Go to college, do well, have a back up plan... Today a college degree is like a high school degree was 30 years ago, a LOT of good jobs require one... Inside and outside of aviation... Does having a college degree make you a better pilot (stick and rudder skills)? Nope, but if there are two candidates for a job and the only difference is a college degree, I'd rather be the one with the degree...
 

Chronic Jetlag

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I've flown with guys with and without 4 year degrees and there is no discernible difference in their airmanship or stick & rudder or skills. I have respect for guys who put in the time to get their degree but I also have the same respect for guys w/o degrees whose experience commensurates with age. This debate could go on forever but it's the company that dictates who gets hired.
 

FN FAL

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The 2007 hiring binge will be in corrections...because of recent furloughs of police officers and a downturn in the economy, prisons, probation, parole and eventually law enforcement will be hiring in droves. Unfortunately, privatization of prisons will bring about a race to the bottom and pay for training, but there will be hiring in 2007.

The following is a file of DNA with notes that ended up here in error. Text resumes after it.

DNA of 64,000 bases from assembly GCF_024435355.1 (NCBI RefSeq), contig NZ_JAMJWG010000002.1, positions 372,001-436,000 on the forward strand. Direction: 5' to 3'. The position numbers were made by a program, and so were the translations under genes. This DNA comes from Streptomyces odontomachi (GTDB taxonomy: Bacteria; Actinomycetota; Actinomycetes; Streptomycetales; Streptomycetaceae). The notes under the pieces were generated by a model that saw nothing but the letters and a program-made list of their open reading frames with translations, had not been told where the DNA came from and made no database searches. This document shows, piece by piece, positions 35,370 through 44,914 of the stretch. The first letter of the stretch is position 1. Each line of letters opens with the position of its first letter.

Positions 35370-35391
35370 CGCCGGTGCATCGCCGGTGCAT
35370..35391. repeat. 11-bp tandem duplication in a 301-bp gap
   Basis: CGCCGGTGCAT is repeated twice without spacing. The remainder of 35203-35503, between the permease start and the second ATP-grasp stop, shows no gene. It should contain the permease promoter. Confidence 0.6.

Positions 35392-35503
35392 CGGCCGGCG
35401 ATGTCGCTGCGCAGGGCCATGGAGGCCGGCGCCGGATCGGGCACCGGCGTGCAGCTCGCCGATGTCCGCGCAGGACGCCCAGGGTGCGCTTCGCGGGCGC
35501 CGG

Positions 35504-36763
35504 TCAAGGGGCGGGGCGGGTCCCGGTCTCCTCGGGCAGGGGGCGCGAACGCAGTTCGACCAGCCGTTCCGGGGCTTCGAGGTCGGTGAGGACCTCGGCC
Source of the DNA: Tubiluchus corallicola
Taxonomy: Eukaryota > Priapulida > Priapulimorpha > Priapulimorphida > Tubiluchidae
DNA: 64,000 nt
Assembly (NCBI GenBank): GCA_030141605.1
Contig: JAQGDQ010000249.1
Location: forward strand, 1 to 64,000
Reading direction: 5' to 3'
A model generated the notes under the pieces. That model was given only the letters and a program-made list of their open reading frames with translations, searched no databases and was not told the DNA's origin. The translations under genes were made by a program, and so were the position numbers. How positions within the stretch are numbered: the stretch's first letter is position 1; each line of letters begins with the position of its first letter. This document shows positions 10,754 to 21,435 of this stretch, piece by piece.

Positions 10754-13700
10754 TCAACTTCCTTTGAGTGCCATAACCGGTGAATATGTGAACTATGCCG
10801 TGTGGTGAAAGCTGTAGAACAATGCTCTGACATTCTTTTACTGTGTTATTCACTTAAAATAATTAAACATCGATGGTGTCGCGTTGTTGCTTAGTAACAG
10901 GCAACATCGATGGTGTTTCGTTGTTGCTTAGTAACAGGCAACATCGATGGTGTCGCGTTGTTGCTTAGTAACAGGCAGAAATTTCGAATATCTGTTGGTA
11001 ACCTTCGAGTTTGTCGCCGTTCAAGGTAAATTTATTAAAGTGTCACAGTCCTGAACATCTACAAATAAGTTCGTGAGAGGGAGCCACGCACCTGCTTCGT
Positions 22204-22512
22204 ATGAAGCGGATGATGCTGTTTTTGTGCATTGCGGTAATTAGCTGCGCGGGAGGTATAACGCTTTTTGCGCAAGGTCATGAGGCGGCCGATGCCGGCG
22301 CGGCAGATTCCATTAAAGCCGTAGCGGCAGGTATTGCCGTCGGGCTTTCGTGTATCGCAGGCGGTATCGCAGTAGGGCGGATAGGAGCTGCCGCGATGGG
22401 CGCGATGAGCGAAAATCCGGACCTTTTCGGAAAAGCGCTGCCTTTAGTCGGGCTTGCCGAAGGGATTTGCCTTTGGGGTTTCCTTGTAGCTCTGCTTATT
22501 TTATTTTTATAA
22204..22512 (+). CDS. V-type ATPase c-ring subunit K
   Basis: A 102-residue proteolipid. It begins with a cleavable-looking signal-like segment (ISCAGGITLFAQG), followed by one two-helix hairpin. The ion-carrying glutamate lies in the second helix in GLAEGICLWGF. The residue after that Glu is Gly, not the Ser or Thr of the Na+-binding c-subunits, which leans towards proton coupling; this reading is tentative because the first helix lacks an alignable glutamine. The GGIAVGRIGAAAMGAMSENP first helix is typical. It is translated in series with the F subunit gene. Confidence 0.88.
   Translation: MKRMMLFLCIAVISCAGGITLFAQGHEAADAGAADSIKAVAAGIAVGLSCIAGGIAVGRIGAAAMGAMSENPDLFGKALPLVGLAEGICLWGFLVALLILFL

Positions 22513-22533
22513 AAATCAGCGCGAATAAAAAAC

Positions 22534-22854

The Truth

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You're kidding, right?

Please don't confuse an "on-line degree" with a "four year degree". We all criticize PFT (for good reason, obviously) yet online degree's are nothing short of PFD (a.k.a "Pay For Degree"). The traditional, accredited four-year degree actually involves self-discipline in managing a semester load of classes, and studying one's A@@ off in order to, eventually, graduate (which is an earned privelege, and by no means a given). I can't say I've ever heard of anyone "dropping out" from online college? On the contrary, an online degree involves nothing more than clicking "ready to take test" on your computer, and simply flipping through the textbook in order to find the answers. In other words, online degrees are nothing short of an open-book test (and, seriously, how difficult is that?). Kind of reminds me of cheating, personally.

In lieu of this, anyone with an online degree is hereby excluded from EVER discussing "lowering the bar" in this industry, or standing on their soapbox pounding their chest that they earned their way to a job via the "traditional" route. But, don't worry, Sally Struthers would be SO proud of that Dell University degree hanging on your wall! And, oh yeah, you're a "college graduate" too (snicker)

The TRUTH hurts!
 

Diesel